Restlessness during sleep or waking up multiple times at night could be a sign of an underlying serious sleep disorder. If you find yourself tired even after a full night’s sleep or if your partner complains about your loud snoring while you are asleep, then this could be due to sleep apnea.
Sleep apnea is a potentially life-threatening health condition where a person suddenly stops breathing for a few seconds during sleep. It is important to have yourself evaluated by a sleep apnea specialist if you suffer such symptoms and this is more often noticed by your sleep partner. Obstructive sleep apnea (OSA) increases the risk of high blood pressure while also putting you at risk of heart attacks, arrhythmias (irregular heartbeats), stroke and other cardiovascular diseases.
What is sleep apnea?
Sleep apnea is a disorder caused by collapse or closure of your airway where breathing is repeatedly interrupted during sleep. This interruption can occur from anywhere between 5 to over 100 times in an hour! The pauses in breathing can last between 10 to 20 seconds, and sometimes as long as more than a minute. During sleep apnea, when you stop breathing, no oxygen enters the lungs, causing a drop in the level of oxygen in the blood. This leads to reduced blood oxygen supply to your brain, heart and other vital organs.
Sleep becomes disturbed in patients with sleep apnea which means that they do not get the deep restorative sleep which is needed for mental alertness and clear memory for a productive next day. Abnormal sleep patterns arise, consisting of frequent long pauses in breathing where the patient suddenly goes silent for a while, followed by a sudden loud gasping, choking or snorting episode when they start to breathe again. This becomes a vicious cycle night after night for prolonged periods, sometimes many years before the patient finally decides to seek medical help for his sleep problems. Sleep apnea needs medical intervention as it leads to many health problems and could even be fatal, leading to sudden death during one’s sleep. A person with the condition may not be aware, but anyone sleeping beside him or her can easily recognise the worrying symptoms of sleep apnea. If your partner suspects you are a victim of sleep apnea, then you should consult an ENT specialist without delay.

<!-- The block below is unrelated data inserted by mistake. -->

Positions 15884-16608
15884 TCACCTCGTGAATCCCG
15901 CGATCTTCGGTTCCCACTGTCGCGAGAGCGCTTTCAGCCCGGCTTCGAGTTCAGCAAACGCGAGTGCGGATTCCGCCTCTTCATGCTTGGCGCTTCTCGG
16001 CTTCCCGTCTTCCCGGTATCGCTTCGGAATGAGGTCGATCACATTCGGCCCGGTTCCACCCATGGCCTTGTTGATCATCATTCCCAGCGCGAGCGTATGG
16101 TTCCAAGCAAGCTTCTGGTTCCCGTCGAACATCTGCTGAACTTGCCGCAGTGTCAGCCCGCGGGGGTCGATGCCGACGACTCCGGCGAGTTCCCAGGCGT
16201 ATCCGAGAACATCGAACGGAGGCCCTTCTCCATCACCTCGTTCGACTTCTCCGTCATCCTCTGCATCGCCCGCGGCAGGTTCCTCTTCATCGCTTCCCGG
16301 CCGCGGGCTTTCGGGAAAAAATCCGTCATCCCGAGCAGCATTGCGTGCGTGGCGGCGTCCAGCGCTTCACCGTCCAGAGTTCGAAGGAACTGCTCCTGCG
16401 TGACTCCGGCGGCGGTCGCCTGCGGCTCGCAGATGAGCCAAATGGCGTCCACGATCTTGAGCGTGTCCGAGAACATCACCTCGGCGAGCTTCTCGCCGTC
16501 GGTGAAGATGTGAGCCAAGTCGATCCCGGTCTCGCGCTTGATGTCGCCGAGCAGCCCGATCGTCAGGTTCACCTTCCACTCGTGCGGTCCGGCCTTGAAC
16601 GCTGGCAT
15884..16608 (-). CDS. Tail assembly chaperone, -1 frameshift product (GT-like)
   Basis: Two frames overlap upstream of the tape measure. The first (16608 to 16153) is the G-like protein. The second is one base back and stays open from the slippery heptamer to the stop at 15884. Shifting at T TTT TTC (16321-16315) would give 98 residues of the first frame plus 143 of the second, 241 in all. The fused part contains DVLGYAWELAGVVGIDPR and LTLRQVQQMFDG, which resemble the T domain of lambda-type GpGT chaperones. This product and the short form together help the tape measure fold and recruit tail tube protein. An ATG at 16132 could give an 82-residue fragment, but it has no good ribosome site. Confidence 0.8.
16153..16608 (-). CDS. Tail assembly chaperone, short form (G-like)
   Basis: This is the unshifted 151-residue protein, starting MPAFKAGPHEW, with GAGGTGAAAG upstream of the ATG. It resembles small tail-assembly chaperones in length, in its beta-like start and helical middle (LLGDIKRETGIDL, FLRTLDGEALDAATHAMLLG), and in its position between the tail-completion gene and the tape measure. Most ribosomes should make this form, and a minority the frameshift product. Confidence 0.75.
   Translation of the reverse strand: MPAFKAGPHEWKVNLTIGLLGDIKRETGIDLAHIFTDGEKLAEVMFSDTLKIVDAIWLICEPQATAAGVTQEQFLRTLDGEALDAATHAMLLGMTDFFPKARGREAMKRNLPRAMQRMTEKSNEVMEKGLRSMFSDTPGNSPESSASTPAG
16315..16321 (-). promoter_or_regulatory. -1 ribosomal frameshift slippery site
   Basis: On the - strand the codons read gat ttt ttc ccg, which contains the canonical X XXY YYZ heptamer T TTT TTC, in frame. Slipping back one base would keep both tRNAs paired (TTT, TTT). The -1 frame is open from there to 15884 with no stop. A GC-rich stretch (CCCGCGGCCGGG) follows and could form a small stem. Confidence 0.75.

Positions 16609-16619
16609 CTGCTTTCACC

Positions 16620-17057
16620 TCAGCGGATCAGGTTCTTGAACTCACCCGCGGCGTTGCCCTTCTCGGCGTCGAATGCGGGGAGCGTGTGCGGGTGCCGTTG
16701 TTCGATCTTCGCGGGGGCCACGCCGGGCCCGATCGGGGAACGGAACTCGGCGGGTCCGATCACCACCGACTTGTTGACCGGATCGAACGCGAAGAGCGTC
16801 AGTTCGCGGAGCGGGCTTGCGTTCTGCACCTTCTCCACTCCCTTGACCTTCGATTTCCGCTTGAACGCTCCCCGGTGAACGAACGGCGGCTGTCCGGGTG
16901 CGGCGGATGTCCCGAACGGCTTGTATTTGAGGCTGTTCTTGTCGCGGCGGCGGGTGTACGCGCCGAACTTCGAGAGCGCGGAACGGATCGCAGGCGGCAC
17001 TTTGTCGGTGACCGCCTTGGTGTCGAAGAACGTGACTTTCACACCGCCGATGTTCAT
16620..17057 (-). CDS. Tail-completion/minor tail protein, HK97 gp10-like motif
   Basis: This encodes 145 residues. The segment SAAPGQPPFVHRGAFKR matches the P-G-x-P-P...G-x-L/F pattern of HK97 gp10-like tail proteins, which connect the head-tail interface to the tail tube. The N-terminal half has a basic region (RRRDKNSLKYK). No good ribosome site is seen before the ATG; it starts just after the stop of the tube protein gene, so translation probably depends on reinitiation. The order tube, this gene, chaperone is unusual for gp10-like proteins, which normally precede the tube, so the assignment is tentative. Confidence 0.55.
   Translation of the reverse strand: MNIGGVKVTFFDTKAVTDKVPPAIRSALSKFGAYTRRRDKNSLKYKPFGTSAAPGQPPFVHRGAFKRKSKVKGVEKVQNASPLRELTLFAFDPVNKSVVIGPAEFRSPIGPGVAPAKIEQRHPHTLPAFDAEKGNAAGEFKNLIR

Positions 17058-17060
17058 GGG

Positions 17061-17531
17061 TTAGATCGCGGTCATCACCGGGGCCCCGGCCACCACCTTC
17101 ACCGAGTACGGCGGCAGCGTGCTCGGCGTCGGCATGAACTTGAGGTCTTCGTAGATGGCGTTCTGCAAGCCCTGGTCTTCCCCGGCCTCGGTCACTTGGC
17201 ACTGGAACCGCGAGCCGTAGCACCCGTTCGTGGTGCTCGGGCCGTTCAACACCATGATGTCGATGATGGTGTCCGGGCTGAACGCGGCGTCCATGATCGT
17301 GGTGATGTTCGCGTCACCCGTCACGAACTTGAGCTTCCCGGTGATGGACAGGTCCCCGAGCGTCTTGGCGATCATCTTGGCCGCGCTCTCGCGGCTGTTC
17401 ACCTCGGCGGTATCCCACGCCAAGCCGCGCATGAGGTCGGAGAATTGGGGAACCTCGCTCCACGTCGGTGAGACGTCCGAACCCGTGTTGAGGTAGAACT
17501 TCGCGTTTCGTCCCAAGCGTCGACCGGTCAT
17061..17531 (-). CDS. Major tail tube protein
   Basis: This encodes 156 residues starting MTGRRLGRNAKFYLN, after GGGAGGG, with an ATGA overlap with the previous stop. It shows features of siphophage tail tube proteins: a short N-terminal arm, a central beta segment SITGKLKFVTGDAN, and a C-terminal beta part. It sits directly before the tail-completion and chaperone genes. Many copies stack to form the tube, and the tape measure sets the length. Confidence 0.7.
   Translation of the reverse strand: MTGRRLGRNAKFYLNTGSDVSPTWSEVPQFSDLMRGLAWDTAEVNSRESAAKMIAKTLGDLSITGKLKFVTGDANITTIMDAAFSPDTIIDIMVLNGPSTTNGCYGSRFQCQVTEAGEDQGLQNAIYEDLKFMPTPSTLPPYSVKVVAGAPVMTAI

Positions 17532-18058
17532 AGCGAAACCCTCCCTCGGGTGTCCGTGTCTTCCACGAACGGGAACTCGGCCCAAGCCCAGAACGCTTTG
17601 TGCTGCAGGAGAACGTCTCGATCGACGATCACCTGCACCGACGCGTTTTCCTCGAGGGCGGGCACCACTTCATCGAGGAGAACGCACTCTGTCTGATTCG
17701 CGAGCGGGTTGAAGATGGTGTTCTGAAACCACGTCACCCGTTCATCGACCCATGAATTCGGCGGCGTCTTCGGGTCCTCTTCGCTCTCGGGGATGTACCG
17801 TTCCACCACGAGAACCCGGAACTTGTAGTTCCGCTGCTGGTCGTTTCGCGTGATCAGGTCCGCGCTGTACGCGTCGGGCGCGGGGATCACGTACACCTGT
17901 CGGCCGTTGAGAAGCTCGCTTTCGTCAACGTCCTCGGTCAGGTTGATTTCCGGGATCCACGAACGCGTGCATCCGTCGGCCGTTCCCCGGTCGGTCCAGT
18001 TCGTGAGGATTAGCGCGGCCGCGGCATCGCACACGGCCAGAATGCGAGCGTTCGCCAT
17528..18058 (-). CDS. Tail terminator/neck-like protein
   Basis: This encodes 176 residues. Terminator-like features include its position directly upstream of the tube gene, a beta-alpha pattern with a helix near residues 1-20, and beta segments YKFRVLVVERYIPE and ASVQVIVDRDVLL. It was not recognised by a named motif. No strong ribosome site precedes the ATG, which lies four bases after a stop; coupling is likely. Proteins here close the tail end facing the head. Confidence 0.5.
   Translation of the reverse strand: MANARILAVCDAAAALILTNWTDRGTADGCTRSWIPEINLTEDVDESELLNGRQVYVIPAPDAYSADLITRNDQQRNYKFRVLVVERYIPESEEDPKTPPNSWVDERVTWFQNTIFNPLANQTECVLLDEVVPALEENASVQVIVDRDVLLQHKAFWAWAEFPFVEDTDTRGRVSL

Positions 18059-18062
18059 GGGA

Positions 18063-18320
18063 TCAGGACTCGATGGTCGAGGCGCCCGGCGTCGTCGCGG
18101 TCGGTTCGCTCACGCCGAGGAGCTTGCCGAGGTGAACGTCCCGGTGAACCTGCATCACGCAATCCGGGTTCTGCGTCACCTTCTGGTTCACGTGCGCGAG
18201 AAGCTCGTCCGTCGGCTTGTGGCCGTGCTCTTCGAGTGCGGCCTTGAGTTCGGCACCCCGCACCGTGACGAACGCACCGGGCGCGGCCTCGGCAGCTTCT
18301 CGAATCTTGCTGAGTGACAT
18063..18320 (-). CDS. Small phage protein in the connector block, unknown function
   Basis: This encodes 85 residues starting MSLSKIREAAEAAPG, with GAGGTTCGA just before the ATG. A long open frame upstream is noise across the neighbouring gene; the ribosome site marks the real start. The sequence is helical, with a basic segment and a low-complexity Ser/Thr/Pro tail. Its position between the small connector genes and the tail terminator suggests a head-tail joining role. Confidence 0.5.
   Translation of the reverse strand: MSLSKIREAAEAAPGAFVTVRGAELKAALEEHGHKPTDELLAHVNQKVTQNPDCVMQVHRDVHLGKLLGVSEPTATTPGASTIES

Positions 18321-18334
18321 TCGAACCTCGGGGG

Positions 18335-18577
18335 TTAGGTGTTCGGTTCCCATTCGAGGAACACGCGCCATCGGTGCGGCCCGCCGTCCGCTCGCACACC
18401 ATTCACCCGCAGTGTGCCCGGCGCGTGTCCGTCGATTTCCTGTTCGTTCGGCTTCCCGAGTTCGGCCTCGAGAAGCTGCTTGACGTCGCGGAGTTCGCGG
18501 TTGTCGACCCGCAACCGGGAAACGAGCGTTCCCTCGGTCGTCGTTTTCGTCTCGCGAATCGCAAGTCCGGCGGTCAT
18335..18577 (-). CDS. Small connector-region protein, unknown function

What are the types of sleep apnea?
The most common is obstructive sleep apnea (OSA). During this condition, the inflow and outflow of air from the nose is blocked due to throat muscles relaxing and collapsing inwards while sleeping. This will result in loud snoring with recurrent pauses in breathing, night-time waking and gasping or snorting episodes. Another condition is central sleep apnea where the central nervous system is involved. In central sleep apnea, the brain temporarily stops signalling the muscles responsible for breathing to continue. Some patients may suffer from mixed sleep apnea which is a rare combination of both central and obstructive sleep apnea.
What are the causes of sleep apnea?
There could be many reasons for obstructive sleep apnea. Individuals who are overweight tend to have excess fatty tissue deposited just outside the throat. This causes the pressure on the inside of the throat to increase, especially when lying flat during sleep, causing the airway to collapse and close off. In addition, throat muscles can relax even further due to alcohol or medication use prior to sleep, worsening the airway obstruction. Presence of nasal obstruction from nasal allergies or deviated nasal septum, or enlarged tonsils or jaw deformities may also obstruct the airway. Asthma patients and smokers have a higher chance of sleep apnea. This condition is more common in males than women and it increases with age, although this condition may occur at any age.
What are the symptoms of obstructive sleep apnea?
The initial signs are complaints by your partner of loud snoring. Other signs to look out for include:
- Headaches in the morning
- Fatigue and tiredness throughout the day
- Memory loss